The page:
I met Jon Dryden Taylor on Twitter. Then I saw him in two productions at the National Theatre – Othello and King Lear – and in Journey’s End in Newbury. As well as “doing acting” he “does writing”, notably for “That Mitchell and Webb Look” and has his own excellent blog. He likes opera. A lot.


So, Jon, how would you describe yourself? Opera obsessive? Canary fancier? Train spotter? Admirer of the lyric art?

Probably none of the above- they all make me sound a bit as if I smelled of yeast. Canary-fancier in particular just sounds sinister- something that could get you put on a register. Plus the implication is that you’ll listen to any old rubbish if it’s got enough semiquavers in. But then there aren’t really any alternatives. ‘Opera buff’ is a bit too retired-colonel and ‘opera queen’ is a little, well, categorical. I usually fall back on ‘opera nerd’.

We’ll examine the full fundament of your nerdity later, but first, how did this happen? Did it creep up on you or were you a T-Rex fan who had an epiphany on the road to Damascus?

Well, like most opera lovers, the first opera I saw live was Catalani’s DEJANICE. I can’t say that I was blown away by it, but I remember thinking that all that loud singing was quite fun. Then I was left a load of opera records by my grandfather- who wasn’t any kind of expert but just loved music. More out of a sense of duty than anything else, I put one of them on one day- it was Renata Tebaldi singing Butterfly- and that was it. The Sade and Fun Boy Three albums were a bit neglected after that.

Ah, Catalani’s DEJANICE… Who can fail to fall under its spell? How old were you at the time?

Twelve. Which I think is the prime age for DEJANICE.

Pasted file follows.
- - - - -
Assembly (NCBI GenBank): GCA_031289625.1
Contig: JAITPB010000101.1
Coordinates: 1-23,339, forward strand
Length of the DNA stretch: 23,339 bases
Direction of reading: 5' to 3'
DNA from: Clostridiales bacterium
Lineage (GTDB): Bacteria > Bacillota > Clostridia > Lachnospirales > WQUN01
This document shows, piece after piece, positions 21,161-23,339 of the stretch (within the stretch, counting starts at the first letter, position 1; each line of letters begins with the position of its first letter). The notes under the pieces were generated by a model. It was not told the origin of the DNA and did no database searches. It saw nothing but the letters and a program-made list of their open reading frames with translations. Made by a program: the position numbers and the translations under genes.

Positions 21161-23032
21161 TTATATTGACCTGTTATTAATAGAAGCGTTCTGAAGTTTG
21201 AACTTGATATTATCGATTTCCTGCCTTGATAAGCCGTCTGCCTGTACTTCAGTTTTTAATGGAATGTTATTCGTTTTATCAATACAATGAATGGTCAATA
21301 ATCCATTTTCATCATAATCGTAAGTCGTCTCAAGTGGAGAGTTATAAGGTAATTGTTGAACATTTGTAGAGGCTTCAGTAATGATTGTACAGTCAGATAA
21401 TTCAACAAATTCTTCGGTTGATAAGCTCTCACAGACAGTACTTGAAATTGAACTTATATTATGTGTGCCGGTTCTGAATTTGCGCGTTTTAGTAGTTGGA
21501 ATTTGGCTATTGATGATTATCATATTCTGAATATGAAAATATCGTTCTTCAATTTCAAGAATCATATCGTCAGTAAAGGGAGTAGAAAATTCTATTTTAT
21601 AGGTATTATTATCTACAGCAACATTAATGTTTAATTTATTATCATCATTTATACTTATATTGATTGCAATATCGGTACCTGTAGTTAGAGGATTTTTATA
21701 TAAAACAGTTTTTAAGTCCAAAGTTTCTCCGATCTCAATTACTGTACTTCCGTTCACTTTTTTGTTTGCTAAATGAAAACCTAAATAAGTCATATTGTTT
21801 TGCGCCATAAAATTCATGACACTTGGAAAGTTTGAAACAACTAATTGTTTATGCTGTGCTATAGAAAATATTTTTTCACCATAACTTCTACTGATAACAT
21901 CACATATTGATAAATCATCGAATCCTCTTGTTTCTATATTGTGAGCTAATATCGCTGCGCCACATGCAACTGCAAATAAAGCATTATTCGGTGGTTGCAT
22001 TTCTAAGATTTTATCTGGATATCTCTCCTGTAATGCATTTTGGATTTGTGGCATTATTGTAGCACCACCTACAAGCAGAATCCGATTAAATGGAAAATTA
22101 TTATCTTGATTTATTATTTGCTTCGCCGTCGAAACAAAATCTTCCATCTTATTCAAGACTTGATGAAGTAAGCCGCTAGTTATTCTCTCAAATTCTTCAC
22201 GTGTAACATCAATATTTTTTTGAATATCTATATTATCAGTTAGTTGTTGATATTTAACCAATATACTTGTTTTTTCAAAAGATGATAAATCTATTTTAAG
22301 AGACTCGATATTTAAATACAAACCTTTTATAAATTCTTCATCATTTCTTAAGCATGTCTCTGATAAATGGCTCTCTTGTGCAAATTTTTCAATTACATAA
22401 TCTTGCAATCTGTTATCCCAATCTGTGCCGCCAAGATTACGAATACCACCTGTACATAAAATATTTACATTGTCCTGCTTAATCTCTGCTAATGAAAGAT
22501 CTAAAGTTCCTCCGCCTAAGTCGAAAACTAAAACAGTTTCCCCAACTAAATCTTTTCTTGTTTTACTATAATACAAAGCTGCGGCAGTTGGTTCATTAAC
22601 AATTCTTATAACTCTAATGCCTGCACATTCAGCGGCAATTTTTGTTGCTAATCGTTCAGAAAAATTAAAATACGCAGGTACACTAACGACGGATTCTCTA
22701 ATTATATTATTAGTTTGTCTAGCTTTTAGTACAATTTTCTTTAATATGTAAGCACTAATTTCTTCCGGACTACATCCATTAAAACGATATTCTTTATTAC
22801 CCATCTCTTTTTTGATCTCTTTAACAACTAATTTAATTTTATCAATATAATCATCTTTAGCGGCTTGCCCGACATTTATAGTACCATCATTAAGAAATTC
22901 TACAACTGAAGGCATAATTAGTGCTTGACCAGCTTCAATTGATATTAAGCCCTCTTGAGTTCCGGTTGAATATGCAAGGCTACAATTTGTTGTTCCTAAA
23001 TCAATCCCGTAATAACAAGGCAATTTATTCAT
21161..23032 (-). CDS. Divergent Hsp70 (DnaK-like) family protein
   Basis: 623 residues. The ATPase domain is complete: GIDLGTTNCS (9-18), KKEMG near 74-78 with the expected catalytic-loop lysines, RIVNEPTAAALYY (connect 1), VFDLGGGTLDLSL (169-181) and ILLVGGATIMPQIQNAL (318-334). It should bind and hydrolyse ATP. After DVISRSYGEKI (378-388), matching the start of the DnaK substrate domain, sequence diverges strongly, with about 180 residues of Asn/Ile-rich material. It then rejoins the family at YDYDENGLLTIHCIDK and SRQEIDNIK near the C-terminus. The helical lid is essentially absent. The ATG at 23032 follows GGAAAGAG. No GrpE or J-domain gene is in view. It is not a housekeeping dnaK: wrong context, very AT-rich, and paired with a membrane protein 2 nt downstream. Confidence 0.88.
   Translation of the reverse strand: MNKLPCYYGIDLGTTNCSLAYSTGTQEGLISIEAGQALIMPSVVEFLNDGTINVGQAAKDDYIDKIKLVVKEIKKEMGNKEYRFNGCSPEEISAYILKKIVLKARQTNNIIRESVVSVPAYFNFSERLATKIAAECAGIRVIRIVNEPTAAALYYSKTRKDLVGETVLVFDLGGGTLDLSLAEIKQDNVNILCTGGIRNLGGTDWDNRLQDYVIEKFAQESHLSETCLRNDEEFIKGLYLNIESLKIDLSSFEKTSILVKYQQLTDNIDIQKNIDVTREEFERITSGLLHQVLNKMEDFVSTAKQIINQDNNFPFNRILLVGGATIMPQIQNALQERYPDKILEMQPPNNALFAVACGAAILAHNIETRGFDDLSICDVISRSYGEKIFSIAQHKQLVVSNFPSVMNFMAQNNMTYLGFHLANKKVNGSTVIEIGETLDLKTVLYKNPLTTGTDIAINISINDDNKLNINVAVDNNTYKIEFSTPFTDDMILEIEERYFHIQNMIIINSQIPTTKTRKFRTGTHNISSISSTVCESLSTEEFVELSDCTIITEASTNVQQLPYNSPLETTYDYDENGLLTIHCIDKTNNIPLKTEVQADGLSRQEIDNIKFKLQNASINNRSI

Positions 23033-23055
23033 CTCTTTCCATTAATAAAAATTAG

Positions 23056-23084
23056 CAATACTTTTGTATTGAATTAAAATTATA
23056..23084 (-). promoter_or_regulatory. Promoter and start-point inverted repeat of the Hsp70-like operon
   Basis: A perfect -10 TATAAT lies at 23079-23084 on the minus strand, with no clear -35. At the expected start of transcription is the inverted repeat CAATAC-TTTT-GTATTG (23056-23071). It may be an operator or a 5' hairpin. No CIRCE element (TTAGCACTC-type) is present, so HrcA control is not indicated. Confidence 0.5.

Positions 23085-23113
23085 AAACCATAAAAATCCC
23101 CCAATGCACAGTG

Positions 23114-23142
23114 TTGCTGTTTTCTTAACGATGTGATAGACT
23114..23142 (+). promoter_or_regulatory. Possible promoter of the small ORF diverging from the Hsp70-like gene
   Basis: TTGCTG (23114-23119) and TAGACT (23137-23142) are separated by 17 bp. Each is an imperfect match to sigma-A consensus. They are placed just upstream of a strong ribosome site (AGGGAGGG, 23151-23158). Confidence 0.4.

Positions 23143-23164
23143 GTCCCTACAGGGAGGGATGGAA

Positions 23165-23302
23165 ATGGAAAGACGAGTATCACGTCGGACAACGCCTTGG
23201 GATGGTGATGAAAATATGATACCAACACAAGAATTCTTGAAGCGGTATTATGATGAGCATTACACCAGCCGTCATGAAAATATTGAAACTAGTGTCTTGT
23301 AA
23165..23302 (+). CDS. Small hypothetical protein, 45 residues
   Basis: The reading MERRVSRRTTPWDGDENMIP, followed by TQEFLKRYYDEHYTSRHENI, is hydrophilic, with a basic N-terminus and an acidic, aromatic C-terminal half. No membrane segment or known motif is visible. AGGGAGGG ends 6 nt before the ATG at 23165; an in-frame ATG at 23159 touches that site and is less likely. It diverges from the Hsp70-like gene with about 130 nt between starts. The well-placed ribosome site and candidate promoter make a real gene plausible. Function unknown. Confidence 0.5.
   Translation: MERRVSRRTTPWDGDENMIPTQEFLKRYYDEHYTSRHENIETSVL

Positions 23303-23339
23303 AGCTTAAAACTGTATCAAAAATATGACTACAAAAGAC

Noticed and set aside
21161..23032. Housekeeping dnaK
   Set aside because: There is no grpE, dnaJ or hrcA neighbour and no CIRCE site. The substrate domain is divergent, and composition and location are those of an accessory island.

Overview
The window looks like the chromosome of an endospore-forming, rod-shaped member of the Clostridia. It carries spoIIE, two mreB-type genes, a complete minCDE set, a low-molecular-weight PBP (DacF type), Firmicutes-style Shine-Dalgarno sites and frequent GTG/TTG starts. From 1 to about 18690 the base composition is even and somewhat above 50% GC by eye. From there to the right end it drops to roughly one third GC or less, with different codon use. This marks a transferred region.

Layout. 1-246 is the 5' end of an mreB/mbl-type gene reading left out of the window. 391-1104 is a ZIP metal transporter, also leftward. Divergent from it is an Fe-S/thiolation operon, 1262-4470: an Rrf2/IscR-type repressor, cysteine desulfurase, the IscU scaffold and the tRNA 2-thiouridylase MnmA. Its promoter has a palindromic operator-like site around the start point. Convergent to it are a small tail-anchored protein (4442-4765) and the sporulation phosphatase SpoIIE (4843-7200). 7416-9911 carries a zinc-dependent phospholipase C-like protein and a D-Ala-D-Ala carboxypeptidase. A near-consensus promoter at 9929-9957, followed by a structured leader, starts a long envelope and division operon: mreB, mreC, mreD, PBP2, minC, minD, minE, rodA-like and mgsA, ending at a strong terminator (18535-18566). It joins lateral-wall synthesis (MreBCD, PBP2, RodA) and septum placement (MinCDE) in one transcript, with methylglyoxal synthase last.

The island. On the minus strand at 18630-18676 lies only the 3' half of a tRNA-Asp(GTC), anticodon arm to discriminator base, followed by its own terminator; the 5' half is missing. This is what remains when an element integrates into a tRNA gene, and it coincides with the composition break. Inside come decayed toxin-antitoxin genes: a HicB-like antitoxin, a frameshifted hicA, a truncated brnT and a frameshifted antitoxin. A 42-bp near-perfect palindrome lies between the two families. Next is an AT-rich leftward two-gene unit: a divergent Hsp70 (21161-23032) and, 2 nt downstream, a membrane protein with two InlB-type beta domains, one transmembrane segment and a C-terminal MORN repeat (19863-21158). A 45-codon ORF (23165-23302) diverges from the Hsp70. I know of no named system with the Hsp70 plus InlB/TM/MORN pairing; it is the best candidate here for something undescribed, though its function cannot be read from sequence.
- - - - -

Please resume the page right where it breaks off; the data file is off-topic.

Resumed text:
I think we’d all agree. So this was five years before The Covent Garden Incident you once described to me. Would you care to share that? In full?

Ah yes. When I was seventeen, my friends and I suddenly realised that we lived in London and that the world didn’t stop at Hammersmith. So we took to going into town of a Friday night. There used to be a pretty grim little bar on Wellington St called The Brahms and Liszt and we’d head there. My friends Nicola and Amanda would flutter their eyelashes at the red-braces wearing, 80s business types that were in there and persuade them to buy us pitchers of Kir Royale. No pints of lager for me as a teenager, oh no- sickly glass after sickly glass of ‘bubbly’ and kir. Anyway, one night I fell out of B&L significantly the worse for wear and my inner opera nerd kicked in. I was going to be passing the stage door of the Royal Opera House, so I might as well stop for some autographs. I used to do this every time I saw an opera there, and didn’t see why a little thing like not having seen the performance should stop me. The only problem was, I didn’t have anything for the singers to sign- no opera meant no programme. But I had a perfect solution to that. To this day, I wonder what James Morris and Gabriele Schnaut thought, coming downstairs after a performance of “Die Walküre” and being asked by a blind drunk teenager if they’d sign his bus ticket.